January 25, 2022
Gross Domestic Product (GDP), Fourth Quarter 2021 (Advance Estimate) is scheduled for release by the Bureau of Economic Analysis on Thursday, January 27, 2022, at 8:30 AM Eastern Time.
GDP growth for the fourth quarter should bounce back from the 2.3 percent figure from the third quarter, likely coming in at close to 5.0 percent. This growth will be largely driven by high single-digit growth in investment and housing, along with strong consumption growth. Inflation is likely to be high for the quarter, with the personal consumption expenditure deflator coming in well above the Fed’s 2 percent target.
Saving Rate Likely to Remain Near Pre-Pandemic Average
One of the key areas of uncertainty about the economy in 2022 is whether households will spend down the money they accumulated during the pandemic as a result of the pandemic checks and being unable to do things like traveling and going to restaurants. A sharp drop in the saving rate would be consistent with the view that we had overstimulated the economy with the American Recovery Act and are likely to face serious problems with inflation going forward.
The saving rate averaged 7.5 percent in the three years prior to the pandemic. It is likely to be somewhat over 7.0 percent in the fourth quarter.
If that proves to be the case, it would indicate that people are not spending down their savings to any substantial extent. The gap between the 7.5 percent pre-pandemic saving rate and anything over 7.0 percent in the fourth quarter would not be very large. Furthermore, saving rates are almost always revised upward, so the revisions are likely to leave the saving rate very close to the pre-pandemic average. By contrast, in the years before the collapse of the housing bubble, the saving rate was close to 3.0 percent.
Consumption Growth Likely to Remain Strong
We are likely to see a good but not exceptional quarter for consumption growth, with the figure in the 4.0–5.0 percent range. Durable goods consumption is likely to show the largest increase, bouncing back from a supply chain-driven decline in the third quarter. Consumption of nondurable goods will be close to flat, with weak growth in demand for food and clothes. Consumption of services should show strong growth, as spending in restaurants and other types of services continued to bounce back.
We are still some distance from the pre-pandemic mix of goods and services consumption, but we will be getting closer with the fourth quarter GDP. However, it is worth noting that demand for some services, specifically those connected with commuting, will likely not return to pre-pandemic levels due to the increase in the number of people working from home.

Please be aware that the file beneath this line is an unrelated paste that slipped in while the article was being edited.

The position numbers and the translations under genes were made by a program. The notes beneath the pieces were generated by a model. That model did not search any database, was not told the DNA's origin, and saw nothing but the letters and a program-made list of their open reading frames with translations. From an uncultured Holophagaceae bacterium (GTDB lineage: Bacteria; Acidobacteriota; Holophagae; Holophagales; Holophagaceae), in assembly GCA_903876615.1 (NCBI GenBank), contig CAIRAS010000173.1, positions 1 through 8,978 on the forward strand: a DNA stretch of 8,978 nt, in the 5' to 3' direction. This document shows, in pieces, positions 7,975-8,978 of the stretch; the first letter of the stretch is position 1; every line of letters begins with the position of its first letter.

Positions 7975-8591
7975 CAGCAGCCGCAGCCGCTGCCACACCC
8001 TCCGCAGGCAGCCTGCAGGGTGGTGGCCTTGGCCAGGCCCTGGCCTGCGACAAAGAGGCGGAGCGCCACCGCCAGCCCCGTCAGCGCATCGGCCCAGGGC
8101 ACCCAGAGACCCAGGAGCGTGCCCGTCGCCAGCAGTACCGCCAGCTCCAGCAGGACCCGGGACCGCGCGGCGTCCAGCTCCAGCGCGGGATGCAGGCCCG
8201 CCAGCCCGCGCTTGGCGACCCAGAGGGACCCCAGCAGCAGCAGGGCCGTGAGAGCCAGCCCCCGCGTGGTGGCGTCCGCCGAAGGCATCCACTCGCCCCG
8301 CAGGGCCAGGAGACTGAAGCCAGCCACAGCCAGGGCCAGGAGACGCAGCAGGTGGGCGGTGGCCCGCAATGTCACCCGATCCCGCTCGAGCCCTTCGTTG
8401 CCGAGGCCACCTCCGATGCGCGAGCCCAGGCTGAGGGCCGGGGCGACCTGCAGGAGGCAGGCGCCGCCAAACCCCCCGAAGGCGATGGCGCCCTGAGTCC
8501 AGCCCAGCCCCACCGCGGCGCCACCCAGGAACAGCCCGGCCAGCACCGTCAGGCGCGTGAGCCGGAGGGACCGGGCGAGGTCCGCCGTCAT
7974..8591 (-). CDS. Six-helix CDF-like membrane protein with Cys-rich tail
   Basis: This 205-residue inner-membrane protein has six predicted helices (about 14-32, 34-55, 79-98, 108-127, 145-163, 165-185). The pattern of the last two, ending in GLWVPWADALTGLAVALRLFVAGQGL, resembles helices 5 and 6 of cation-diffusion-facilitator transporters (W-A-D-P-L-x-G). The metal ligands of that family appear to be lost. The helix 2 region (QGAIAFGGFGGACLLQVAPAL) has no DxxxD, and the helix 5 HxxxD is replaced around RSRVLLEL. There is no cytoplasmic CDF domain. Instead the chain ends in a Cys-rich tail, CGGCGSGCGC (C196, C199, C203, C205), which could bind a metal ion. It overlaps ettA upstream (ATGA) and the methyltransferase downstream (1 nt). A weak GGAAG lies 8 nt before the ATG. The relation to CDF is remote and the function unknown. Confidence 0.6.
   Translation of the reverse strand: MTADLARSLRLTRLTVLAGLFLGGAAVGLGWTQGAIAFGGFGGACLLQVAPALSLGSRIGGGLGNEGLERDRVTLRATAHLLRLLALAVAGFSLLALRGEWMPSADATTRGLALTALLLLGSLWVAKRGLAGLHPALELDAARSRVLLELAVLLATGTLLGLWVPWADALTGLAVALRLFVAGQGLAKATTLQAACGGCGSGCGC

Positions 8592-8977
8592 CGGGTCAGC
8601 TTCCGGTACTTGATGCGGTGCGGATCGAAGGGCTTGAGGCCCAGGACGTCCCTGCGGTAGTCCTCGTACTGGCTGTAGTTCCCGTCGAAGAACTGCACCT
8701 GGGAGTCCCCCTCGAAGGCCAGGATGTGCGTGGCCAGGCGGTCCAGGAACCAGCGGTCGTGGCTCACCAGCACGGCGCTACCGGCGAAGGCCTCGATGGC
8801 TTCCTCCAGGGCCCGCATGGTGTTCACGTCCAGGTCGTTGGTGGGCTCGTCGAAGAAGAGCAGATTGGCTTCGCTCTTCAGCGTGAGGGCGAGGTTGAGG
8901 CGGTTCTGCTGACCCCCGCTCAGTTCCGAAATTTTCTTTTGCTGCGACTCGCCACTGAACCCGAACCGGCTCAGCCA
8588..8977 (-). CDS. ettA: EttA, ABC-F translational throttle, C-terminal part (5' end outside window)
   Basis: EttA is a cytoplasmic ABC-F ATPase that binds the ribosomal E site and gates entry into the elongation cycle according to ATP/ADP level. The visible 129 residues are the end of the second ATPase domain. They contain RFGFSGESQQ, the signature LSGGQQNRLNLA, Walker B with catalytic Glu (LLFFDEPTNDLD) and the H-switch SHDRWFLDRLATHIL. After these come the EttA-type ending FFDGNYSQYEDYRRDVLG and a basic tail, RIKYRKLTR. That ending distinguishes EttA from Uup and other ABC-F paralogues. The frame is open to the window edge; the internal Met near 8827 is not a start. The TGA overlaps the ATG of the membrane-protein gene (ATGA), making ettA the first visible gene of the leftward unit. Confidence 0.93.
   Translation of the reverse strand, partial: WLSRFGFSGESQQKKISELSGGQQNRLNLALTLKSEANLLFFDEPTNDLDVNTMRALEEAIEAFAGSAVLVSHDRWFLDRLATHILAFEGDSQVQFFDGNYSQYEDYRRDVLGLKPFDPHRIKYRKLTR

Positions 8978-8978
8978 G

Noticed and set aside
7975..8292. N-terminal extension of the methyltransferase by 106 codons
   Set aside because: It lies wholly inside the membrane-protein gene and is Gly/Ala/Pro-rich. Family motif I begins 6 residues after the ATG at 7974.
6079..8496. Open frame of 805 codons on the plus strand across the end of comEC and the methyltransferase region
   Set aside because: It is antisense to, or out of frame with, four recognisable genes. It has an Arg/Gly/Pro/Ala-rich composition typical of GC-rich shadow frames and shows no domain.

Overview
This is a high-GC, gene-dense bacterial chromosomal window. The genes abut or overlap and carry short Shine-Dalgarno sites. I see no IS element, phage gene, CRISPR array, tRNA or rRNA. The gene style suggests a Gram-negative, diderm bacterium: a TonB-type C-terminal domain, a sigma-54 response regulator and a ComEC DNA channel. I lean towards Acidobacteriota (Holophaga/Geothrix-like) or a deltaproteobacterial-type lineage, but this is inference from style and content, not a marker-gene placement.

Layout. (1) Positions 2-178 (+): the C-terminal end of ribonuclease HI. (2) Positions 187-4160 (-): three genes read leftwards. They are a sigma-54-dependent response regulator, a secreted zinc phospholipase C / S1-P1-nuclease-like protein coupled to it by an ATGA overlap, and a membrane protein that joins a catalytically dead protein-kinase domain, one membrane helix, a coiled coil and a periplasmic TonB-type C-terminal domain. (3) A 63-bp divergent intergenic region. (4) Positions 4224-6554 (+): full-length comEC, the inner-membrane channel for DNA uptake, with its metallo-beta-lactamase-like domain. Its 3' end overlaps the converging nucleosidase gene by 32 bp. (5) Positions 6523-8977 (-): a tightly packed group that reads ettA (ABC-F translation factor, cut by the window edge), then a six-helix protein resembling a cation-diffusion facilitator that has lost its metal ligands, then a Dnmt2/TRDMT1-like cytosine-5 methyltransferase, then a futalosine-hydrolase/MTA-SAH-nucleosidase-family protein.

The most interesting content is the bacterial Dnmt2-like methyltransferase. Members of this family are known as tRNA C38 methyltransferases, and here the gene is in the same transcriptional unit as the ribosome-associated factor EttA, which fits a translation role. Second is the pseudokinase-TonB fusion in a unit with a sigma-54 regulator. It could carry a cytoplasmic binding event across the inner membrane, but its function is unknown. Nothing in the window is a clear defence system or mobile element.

Investment Growth Should be in the High Single Digits
Nonresidential investment has been depressed by the fall in investment in nonresidential structures, as working from home has reduced the need for office space and increased online shopping has reduced the demand for retail space. That has likely bottomed out, with nonresidential construction likely showing small increases in the quarter. Investment in equipment and intellectual products should both show healthy gains. The drop in investment during the pandemic recession was very limited and we should be close to the pre-pandemic trend with the fourth quarter numbers.
Residential construction fell in the third quarter, likely in large part due to supply chain issues impeding construction. There was a healthy pick-up in housing starts in the fourth quarter, although it is a safe bet that supply chain problems are again restraining construction. The net story is that residential construction is likely to be above the third quarter levels, but the increase will be modest. We will almost certainly see more rapid growth in housing in 2022 when the supply chain problems lessen.
The rise in the trade deficit was a major drag on growth in the third quarter, knocking 1.26 percentage points off of the quarter’s growth rate. There is likely to be little change in the deficit this quarter, which means it will have little impact on growth. This may switch to a small positive in future quarters, with slower US growth likely putting us closer to the pace of our main trading partners.
Fluctuations in Inventories have been a big factor in GDP growth in recent quarters, with inventories actually declining in the last three quarters. It is likely that inventories may show a small positive in the fourth quarter, even though it is likely they will still be shrinking, albeit by a smaller amount than in the third quarter.
Government spending was a small net positive in the third quarter, as the impact of higher state and local spending more than offset the drag from a drop in nondefense federal spending. In the fourth quarter we will likely again see modest growth in state and local spending, but without a drop in federal spending. As a result, the sector will make a somewhat stronger contribution to growth in the quarter.
Growth and Inflation
This will likely be the last quarter of extraordinary growth recovering from the pandemic downturn. We should be seeing more normal growth rates in 2022. The spread of the omicron variant was not likely a major factor in the fourth quarter, as its growth was not substantial until the last weeks of the quarter.
We may see some effect in the current quarter, although more in disrupting supply chains than in directly affecting business. The biggest issue going forward is whether supply chain problems can be brought under control, reversing price rises in many areas.
CEPR produces same-day analyses of government data on inflation, employment, GDP and other topics. Follow @DeanBaker13 on Twitter to get his quick-take analysis of government data immediately upon release.